The search of the sawmill allegedly used to pack cocaine into pieces of dressed lumber was delayed as a result of concerns for the safety of the CANU officers and the security of the narcotics which had been discovered.
This was disclosed by a CANU officer during cross-examination by attorney Glenn Hanoman, as the trial of Stephen Vieira, 33, Sherwayne De Abreu, 35, Tazim Gafoor, 45, and his son, Nazim Gafoor, 20, over the trafficking of $550 million in cocaine stashed in lumber continued on Tuesday at the Leonora Magistrate’s Court.
The sawmill which is located at Parika, East Bank Essequibo, belongs to Narine Lall who was also fingered in the matter but continues to evade the police.
Hanoman in his cross-examination of the witness asked whether any surveillance was conducted on the sawmill or Lall himself, as had been the case with Vieira and the Gafoors, to which the officer responded in the negative.
The officer also told the court that prior to May 10, 2017 he had no knowledge of who Lall was, and that it was after the drug bust was made that he received information regarding Lall.
Further questioning by the defence lawyer led to questions regarding the decision not to pursue Lall on the day of the bust, to which the officer said, “flow of operations and time” prevented them from visiting the sawmill on the said day.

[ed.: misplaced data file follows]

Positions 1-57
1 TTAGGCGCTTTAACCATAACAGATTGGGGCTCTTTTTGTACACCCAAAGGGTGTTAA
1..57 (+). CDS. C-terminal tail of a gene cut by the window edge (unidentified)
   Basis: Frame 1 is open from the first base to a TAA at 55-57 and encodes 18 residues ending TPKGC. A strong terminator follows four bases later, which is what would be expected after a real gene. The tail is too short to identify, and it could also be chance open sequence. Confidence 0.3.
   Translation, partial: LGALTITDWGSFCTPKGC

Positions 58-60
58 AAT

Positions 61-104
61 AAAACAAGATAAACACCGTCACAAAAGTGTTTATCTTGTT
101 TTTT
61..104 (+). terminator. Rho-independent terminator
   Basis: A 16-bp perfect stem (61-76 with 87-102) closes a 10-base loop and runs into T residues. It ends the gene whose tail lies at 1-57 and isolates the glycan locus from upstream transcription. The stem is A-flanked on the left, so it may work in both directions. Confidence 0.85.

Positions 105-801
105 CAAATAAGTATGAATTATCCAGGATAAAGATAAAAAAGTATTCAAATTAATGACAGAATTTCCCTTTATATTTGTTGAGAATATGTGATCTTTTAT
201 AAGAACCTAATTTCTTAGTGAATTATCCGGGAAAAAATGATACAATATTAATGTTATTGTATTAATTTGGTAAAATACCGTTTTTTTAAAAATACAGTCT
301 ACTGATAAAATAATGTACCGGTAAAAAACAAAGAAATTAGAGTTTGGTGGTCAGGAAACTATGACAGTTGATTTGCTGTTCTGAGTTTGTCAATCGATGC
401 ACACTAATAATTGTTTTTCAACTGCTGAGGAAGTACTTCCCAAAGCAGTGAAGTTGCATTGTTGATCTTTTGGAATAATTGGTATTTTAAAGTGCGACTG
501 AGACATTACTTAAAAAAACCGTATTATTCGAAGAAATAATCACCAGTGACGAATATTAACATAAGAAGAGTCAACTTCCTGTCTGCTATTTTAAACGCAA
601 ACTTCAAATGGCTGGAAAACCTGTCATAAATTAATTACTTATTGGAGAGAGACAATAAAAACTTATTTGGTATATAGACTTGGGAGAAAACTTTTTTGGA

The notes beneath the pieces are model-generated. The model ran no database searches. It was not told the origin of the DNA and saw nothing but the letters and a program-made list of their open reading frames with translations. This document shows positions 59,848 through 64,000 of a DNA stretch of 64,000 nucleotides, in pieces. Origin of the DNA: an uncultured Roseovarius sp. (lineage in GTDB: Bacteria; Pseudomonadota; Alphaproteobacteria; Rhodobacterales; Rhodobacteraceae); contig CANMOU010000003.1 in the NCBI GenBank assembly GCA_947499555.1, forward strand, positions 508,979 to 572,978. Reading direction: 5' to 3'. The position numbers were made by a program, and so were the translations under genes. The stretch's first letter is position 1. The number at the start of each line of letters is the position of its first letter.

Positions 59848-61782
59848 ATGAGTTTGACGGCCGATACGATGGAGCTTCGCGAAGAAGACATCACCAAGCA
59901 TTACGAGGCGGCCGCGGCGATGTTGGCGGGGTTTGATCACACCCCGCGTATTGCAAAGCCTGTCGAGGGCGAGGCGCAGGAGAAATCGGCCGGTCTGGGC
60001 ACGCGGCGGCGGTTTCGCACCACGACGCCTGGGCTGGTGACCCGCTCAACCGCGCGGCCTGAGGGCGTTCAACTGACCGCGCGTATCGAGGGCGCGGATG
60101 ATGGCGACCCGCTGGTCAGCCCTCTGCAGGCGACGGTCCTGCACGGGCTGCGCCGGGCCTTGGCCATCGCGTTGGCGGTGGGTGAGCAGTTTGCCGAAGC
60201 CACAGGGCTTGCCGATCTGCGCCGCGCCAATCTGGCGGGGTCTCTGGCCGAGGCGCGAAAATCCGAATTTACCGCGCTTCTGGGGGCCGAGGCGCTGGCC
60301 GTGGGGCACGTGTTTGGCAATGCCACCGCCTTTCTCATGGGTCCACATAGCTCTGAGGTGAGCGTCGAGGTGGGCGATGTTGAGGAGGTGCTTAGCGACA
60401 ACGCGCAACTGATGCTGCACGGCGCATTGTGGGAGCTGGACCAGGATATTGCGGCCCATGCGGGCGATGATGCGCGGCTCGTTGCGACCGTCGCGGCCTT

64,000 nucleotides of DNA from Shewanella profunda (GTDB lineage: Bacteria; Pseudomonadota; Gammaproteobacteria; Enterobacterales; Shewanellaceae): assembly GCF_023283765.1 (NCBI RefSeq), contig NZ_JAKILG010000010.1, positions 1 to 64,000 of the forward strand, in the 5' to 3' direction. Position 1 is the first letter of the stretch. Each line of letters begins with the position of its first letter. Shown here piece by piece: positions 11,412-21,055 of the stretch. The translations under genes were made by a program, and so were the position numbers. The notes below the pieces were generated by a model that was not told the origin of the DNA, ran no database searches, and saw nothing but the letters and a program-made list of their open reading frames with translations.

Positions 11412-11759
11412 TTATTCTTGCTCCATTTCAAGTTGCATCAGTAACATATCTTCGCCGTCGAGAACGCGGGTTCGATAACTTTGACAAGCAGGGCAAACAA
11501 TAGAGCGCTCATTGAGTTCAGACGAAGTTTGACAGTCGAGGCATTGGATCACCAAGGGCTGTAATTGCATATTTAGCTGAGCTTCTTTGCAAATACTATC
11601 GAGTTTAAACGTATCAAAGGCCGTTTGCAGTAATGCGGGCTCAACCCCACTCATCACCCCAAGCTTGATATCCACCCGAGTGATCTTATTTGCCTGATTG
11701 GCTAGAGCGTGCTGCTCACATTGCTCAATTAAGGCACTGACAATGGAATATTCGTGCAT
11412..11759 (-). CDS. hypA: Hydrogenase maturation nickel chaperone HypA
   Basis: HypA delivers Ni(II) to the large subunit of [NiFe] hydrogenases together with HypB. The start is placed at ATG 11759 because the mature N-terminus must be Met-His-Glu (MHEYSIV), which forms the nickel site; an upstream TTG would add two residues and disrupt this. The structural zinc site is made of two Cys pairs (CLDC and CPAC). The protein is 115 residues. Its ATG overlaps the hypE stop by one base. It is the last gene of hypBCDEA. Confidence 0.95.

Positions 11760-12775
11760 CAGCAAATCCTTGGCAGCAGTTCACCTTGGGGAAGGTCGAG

Hanoman’s questions also led to an acknowledgement by the officer that they knew the wood had come from Lall’s sawmill, followed by an admission that he believes that they should have gone as quickly as they could to the sawmill.
When asked why they had not done so, the officer said, “We had to consider the security of the ranks and the narcotics and given the time I did not think it was wise to go to the sawmill.”
Hanoman in his follow up question asked if the same consideration was given when they decided to stop at Gafoors’ property at New Road, Vreed-en-Hoop, after the drugs were discovered.
This was followed by Hanoman’s suggestion that by delaying the visit to Lall’s sawmill, CANU had failed to follow other possible leads and that the officers were “singularly obsessed with Gafoors and Vieira” that he ignored possible leads.
However, the officer denied both accusations.
The case is scheduled to continue on June 12 before Magistrate Rochelle Liverpool.
On May 12, 2017, CANU conducted a raid and found the drugs concealed in dressed lumber at Hackeem Mohamed’s premises at Lot 227 Zeelugt.
The cocaine, which carries a street value of over $550 million, was reportedly stashed in lumber at a sawmill at Lookout, East Bank Essequibo, which belonged to Lall, for whom an arrest warrant has been issued. Reports are that a truck was hired to pick up and transport the lumber from Lall’s sawmill to a wharf at Georgetown.